C. The Equal Protection Claim
While the district court had general federal question jurisdiction to address the equal protection claim, judicial review of this claim, ultimately, is quite limited. The differing treatment of attorney and non-attorneys does not involve a suspect class and is subject to rational basis equal protection analysis. A statutory classification survives rational basis scrutiny “if there is any reasonably conceivable state of facts that could provide a rational basis for the classification,” and under rational basis review, “a legislative choice is not subject to courtroom fact-finding and may be based on rational speculation unsupported by evidence or empirical data.” FCC v. Beach Communications, Inc., 508 U.S. 307, 313, 315, 113 S.Ct. 2096, 124 L.Ed.2d 211 (1993).
The district court and the SSA have provided a number of grounds on which the Social Security Administration and Congress might rationally treat lawyers and non-lawyer representatives differently in the adjudication of social security claims. The district court noted that “there are a number of reasons why Congress and the SSA could conceivably have chosen to differentiate in this manner between attorney and non-attorney representatives. The direct payment method may provide an incentive for attorney representatives. The supervision of attorneys disciplinary panels provide may have reassured Congress with respect to possible abuses of the fee paying process.” We also agree with the SSA that “Congress could have found that it could enlist an adequate number of non-attorney representative without resorting to the direct payment incentive it provided to attorneys.” We are persuaded that the regulatory scheme passes rational basis equal protection scrutiny.
1. In addition, while attorneys in good standing may without further qualifications represent claimants, the Commissioner of Social Security prescribes qualifying rules for non-attorney representatives. 42 U.S.C. § 406(a)(1); 20 C.F.R. § 404.1705(b). Non-attorneys, unlike attorneys, must sign a written notice of appointment as a claimant's representative. Id. § 404.1707(b).
2. The SSA argues that the “equitable” relief Cordoba seeks is in reality a claim for money damages from the SSA. The SSA contends that such a claim is barred by the APA, which only allows “relief other than money damages,” 5 U.S.C. § 702, and is also barred by the Social Security Act, which only allows for the direct payment of fees from the SSA to an attorney, see 42 U.S.C. § 406(a)(4)(A). We do not reach these arguments. We also note the SSA's contention that Cordoba has abandoned on appeal his argument below that the different treatment of attorneys and non-attorneys amounts to an equal protection violation. We conclude that Cordoba has preserved this argument on appeal.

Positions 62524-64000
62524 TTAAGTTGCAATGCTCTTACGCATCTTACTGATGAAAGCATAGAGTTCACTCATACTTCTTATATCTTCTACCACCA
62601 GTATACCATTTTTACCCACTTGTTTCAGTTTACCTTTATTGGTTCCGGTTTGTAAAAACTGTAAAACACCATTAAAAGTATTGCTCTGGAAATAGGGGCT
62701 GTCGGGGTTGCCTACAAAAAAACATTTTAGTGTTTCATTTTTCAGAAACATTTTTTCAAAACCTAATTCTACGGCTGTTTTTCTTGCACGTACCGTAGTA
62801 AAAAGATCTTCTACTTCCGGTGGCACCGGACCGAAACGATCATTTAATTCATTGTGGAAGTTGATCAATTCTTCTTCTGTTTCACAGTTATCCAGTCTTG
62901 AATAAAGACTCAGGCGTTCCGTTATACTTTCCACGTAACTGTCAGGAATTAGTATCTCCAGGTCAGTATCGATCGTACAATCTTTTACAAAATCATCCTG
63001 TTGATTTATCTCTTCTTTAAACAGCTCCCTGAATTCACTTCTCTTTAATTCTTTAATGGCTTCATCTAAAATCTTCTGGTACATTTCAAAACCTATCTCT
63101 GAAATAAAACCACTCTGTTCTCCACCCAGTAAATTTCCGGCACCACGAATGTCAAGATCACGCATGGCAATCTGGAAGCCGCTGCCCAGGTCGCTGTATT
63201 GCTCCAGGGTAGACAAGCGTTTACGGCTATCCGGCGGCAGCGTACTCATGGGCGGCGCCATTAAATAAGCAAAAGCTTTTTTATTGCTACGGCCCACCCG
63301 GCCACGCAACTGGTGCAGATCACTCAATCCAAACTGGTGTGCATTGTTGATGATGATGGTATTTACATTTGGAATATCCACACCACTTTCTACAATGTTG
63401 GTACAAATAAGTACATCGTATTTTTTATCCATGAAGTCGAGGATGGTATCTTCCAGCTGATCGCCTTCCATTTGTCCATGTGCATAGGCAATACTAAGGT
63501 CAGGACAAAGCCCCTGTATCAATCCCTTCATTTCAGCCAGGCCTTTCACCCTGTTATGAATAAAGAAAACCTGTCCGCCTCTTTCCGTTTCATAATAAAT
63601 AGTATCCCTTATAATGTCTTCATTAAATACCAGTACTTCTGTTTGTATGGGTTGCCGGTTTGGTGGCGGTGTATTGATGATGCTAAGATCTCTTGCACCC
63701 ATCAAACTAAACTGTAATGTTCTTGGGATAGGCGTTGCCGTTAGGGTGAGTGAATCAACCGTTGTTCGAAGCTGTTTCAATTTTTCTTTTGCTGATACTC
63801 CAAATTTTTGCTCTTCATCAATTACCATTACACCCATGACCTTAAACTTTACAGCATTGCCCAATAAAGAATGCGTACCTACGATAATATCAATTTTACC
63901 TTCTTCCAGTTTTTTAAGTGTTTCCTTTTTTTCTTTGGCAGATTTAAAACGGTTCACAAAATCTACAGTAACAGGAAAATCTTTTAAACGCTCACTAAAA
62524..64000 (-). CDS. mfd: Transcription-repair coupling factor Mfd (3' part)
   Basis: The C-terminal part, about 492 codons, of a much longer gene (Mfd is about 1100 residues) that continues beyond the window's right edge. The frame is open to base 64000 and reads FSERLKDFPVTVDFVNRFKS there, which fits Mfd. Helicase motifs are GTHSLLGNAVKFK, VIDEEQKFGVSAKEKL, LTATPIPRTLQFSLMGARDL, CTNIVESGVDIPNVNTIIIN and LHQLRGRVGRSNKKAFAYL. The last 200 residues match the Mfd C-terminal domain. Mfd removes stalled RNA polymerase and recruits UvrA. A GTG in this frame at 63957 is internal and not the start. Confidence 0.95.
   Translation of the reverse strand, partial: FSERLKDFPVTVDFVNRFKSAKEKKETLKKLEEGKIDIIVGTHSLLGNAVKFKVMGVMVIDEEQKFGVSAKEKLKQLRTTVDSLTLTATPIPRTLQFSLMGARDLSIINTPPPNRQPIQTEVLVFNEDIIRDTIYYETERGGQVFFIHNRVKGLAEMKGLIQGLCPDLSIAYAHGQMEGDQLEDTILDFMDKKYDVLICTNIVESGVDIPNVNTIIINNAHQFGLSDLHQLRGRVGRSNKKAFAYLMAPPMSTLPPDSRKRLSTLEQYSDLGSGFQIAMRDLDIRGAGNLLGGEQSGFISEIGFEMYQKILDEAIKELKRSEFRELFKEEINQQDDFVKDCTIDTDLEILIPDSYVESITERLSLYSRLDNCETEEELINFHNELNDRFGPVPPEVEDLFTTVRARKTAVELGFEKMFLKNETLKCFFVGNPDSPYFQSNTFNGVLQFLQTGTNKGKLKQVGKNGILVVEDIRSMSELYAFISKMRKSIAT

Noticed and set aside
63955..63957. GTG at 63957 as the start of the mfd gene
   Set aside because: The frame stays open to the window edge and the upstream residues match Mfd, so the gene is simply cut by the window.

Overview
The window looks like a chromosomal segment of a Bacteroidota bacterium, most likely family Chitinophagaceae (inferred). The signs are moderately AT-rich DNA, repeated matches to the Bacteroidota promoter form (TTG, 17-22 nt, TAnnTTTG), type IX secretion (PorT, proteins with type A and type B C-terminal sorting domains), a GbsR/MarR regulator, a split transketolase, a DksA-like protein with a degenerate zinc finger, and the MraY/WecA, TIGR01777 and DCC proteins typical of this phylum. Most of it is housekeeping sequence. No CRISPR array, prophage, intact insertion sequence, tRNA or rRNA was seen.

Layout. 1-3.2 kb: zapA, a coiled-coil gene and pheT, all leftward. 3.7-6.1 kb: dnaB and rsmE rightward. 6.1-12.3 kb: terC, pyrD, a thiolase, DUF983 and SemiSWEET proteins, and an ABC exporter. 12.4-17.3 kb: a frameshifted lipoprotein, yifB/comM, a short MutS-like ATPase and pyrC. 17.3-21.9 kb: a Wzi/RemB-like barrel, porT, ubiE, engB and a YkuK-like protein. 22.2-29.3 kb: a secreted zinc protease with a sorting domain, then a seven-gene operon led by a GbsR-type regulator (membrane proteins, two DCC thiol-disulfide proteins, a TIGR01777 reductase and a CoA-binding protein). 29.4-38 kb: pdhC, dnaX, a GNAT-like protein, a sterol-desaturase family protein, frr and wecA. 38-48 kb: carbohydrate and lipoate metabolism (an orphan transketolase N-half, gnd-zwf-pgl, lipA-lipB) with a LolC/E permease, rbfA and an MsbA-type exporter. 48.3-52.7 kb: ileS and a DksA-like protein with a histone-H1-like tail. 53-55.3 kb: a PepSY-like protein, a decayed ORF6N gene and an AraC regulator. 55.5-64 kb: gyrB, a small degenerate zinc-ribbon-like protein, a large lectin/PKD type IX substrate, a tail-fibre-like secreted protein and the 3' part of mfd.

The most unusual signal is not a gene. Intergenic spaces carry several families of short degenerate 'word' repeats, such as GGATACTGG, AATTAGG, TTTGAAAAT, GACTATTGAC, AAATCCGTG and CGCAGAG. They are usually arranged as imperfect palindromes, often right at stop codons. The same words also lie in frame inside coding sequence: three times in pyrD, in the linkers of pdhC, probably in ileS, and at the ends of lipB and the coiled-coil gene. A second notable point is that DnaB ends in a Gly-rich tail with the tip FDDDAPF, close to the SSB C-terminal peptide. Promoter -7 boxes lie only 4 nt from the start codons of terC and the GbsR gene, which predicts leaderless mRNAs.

3. While Ryan also recognized jurisdiction under the APA, a holding overruled by Sanders, 430 U.S. at 105-07, 97 S.Ct. 980, Ryan's holding that mandamus jurisdiction is available remains good law in this circuit.
4. After the court ruled on the cross-motions for summary judgment, Cordoba filed a motion for reconsideration. As the district court noted, Cordoba argued that he had submitted fee petitions which had been rejected, but also argued that pursuing the fee petition process would be inefficient, time-consuming, and costly, thereby apparently conceding that this process was still available to him. The district court noted that if Cordoba was saying that he had filed fee petitions, he should have presented that evidence before the court ruled on the summary judgment motions. Second, the court noted that Cordoba had still failed to show why, if he filed a fee petition now, the Commissioner would not be compelled to grant his fee petition in light of the court's ruling that certain provisions under which Cordoba's fee agreements had been rejected were invalid. We agree with the Commissioner's appellate brief that “now that the HALLEX provisions have been invalidated, the appropriate and available forum for plaintiffs to seek the relief to which they are entitled is through the normal administrative procedures provided by 20 C.F.R. part 404.1700.” Hence, Cordoba again failed to show that he did not have an adequate alternative to mandamus relief. We see no error in the court's denial of the motion for reconsideration.
REAVLEY, Senior Circuit Judge.